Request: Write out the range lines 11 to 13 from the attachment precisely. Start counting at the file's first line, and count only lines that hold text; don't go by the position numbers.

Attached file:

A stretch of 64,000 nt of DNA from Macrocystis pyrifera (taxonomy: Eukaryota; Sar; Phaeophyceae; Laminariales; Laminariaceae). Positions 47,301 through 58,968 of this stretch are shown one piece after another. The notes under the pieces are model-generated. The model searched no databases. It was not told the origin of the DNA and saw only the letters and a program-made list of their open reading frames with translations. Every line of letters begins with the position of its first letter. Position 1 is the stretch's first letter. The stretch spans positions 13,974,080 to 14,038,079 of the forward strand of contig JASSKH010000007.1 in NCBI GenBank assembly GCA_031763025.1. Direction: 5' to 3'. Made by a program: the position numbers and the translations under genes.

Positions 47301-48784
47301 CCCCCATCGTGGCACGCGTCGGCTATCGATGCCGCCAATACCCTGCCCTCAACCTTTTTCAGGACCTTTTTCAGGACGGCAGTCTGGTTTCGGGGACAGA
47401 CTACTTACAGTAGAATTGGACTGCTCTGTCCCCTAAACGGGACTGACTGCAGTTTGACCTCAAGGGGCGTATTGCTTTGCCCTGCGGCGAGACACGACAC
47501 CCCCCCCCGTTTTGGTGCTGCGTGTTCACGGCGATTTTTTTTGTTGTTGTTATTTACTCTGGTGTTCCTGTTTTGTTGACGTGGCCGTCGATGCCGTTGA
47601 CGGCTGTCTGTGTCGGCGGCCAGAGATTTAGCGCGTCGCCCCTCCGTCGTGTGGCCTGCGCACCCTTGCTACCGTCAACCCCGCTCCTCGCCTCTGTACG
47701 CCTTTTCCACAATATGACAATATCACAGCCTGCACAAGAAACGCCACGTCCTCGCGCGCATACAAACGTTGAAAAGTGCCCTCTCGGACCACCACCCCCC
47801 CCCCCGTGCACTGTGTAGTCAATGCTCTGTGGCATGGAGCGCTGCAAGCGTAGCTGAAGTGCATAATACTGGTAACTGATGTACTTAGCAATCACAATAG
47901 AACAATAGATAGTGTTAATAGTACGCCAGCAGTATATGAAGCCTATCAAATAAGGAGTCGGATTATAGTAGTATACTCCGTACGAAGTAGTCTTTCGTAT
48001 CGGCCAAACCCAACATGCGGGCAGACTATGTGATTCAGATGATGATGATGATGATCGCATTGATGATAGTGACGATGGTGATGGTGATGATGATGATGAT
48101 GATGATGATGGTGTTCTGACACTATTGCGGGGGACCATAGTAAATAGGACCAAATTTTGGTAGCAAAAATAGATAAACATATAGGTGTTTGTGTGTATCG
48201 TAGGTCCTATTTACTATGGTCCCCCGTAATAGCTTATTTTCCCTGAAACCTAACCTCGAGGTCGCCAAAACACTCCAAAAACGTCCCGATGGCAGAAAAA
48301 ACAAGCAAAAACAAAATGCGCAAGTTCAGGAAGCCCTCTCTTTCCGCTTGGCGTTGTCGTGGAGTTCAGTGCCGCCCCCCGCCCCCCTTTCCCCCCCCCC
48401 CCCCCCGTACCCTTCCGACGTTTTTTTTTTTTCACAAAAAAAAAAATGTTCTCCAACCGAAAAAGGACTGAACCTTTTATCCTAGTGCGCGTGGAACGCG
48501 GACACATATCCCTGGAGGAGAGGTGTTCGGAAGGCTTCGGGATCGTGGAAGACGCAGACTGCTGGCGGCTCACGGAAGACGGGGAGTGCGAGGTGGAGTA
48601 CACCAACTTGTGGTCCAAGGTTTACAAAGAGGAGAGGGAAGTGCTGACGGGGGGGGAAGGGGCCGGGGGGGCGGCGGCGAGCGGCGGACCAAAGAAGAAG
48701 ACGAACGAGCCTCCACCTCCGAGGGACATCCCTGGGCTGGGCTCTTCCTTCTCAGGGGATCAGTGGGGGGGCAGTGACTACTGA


48101 GATGATGATGGTGTTCTGACACTATTGCGGGGGACCATAGTAAATAGGACCAAATTTTGGTAGCAAAAATAGATAAACATATAGGTGTTTGTGTGTATCG
48201 TAGGTCCTATTTACTATGGTCCCCCGTAATAGCTTATTTTCCCTGAAACCTAACCTCGAGGTCGCCAAAACACTCCAAAAACGTCCCGATGGCAGAAAAA
48301 ACAAGCAAAAACAAAATGCGCAAGTTCAGGAAGCCCTCTCTTTCCGCTTGGCGTTGTCGTGGAGTTCAGTGCCGCCCCCCGCCCCCCTTTCCCCCCCCCC